Daily Press (Sunday)

Missing campaign signs tracked to foe’s home

Isle of Wight County candidate now faces charges for incidents

- By Jane Harper Jane Harper, jane.harper@ pilotonlin­e.com

SMITHFIELD — Chris Torre decided about a month ago to wage a write-in campaign for a seat on the Isle of Wight County Board of Supervisor­s.

Torre, 79, is a retired general contractor who’s repeatedly spoken out against controvers­ial developmen­t projects at government forums. He said a group of citizens encouraged him to run for the District 1 seat, which represents the Smithfield area.

Since it was well past the June deadline for getting on the ballot, Torre knew he’d have to run as a write-in. So he started doing all the things a candidate usually does, including getting campaign signs printed and placed around town.

Not long after the signs went up, Torre and his campaign volunteers noticed some had disappeare­d. They replaced the missing signs, only to see some of the new ones disappear as well.

“We were all getting really frustrated,” said Renee Bevan, one of the volunteers. “So we decided to do a little research to see if there was something we could do to figure out what was happening to them.”

The group decided to hide an AirTag — a small electronic tracking device commonly used to hunt down things like lost keys and wallets — between the corrugated layers of one of Torre’s signs, Bevan said.

On Oct. 4, a volunteer placed the doctored sign in a grassy area at the intersecti­on of Cypress Creek Parkway and Fairway Drive in Smithfield, a spot where the political advertisem­ents had gone missing more than once, Bevan said. That was a Wednesday afternoon. By Sunday morning, it was gone.

A team member then used her cellphone to track the sign to its surprising new location — the home of Renee Rountree, a Smithfield Town Council member vying for the same Board of Supervisor­s seat as Torre, Bevan said. Rountree is the only other candidate, and the only one named on the ballot.

Torre’s team reported their discovery to the Smithfield police department.

On Oct. 9, an officer went to Rountree’s home in the 400 block of Royal Dornoch and was given permission by her husband to look around, according to a police report. While the officer was there, Glenn Rountree said his wife had just texted him and said their son-in-law, Jesse Hanson, had taken the signs and they were under the house, the report said.

The officer found two Torre campaign signs just inside the access door to the home’s crawl space, the report said. One began “chirping” when removed.

Renee Rountree, 49, a health care sales executive, was out of town on business at the time and told the officer over the phone that Hanson had taken the signs as a “prank,” the report stated. She also said that before she left town, she took them out of his truck and “put them under the house so that I could return them.”

Rountree said she planned to take them to the treasurer’s office, where she said signs found in the right of way were typically taken. Torre told police Rountree called him after the officer left her house and said she’d placed the signs in her garage for “safekeepin­g” and had planned to return them when she returned, the report said.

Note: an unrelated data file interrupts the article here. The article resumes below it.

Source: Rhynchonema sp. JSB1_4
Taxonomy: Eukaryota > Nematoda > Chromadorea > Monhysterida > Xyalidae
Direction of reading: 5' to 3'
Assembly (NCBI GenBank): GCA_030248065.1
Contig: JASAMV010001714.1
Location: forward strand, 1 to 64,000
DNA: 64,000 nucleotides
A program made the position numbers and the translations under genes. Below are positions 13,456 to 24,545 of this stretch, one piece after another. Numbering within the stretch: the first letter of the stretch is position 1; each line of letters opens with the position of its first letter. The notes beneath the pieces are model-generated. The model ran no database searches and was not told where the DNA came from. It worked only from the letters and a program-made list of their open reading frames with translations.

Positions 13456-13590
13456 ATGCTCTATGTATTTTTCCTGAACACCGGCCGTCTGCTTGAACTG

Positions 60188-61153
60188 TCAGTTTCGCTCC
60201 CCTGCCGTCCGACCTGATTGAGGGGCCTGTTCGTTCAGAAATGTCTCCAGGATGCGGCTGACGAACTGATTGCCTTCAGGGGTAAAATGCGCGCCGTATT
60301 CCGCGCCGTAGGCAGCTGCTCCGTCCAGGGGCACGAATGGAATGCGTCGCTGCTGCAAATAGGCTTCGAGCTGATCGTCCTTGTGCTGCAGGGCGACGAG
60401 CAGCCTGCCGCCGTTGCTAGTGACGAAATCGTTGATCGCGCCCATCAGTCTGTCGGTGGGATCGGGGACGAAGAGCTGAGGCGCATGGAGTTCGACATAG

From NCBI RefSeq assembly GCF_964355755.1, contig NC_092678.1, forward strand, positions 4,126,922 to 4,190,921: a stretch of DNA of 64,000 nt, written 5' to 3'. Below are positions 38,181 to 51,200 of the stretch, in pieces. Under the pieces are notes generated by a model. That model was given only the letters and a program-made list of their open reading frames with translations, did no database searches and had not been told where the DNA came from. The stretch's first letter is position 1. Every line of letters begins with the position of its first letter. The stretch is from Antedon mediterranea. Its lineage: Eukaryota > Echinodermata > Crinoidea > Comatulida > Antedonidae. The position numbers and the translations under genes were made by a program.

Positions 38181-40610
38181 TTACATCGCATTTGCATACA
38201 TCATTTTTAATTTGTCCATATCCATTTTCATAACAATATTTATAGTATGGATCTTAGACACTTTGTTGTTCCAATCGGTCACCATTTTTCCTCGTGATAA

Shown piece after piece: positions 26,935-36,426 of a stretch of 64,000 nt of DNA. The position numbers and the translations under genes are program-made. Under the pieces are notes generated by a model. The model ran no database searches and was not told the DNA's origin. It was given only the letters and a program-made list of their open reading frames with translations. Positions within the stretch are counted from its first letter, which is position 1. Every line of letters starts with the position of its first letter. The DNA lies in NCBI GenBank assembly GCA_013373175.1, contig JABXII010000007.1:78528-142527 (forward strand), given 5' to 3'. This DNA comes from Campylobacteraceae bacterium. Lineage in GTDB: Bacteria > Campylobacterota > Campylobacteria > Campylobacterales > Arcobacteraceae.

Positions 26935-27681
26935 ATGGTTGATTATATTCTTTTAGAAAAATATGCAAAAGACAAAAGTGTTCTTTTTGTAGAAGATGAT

When the officer spoke to Hanson over the phone, he said he found one of the signs lying in the gutter/ roadway area in front of a downtown coffee shop on North Church Street, and the other was “right next to it,” the report said.

The officer then located

video from the nearby Isle of Wight County Museum that showed a man picking up a Torre sign Oct. 8 in front of 111 N. Church Street, next to the coffee shop. The sign was planted in the ground next to a Rountree sign — not lying in the roadway or gutter, the report said.

“The Chris Torre sign was positioned further from the roadway than the Rountree sign and neither of them were leaning over or interferin­g with any public right of way,” the officer wrote. “I then located a video clip showing a white male pick up the Chris Torre sign and walk off with it.”

Hanson, of Blacksburg, was later charged with

larceny, and Rountree with receiving stolen goods. Both crimes are misdemeano­rs punishable by up to a year in jail and a $2,500 fine.

Rountree issued a statement Friday in which she said she was fully cooperatin­g with the investigat­ion.

“I maintain my innocence in this matter, but on advice of counsel will not make any further statements at this time,” the statement said. “While this situation is unfortunat­e for our community, it does not distract me from my efforts to serve Smithfield and ultimately the citizens of Isle of Wight County. I would like to thank everyone for their continued support as I refute these allegation­s

made against me and my family.”

Torre said Friday he didn’t even know what an air tag was until his volunteers told him how they’d used one of the tiny round devices, which measure 1.26 inches in diameter, to try to figure out where his missing signs were going.

“To tell you the God’s honest truth, I wasn’t all that surprised,” to hear where the missing signs were discovered, Torre said. But he’s glad the mystery has been solved, he said, and looks forward to continuing his campaign.

 ?? COURTESY ?? Isle of Wight Board of Supervisor­s candidate Chris Torree became curious when his campagin signs were disappeari­ng.
COURTESY Isle of Wight Board of Supervisor­s candidate Chris Torree became curious when his campagin signs were disappeari­ng.

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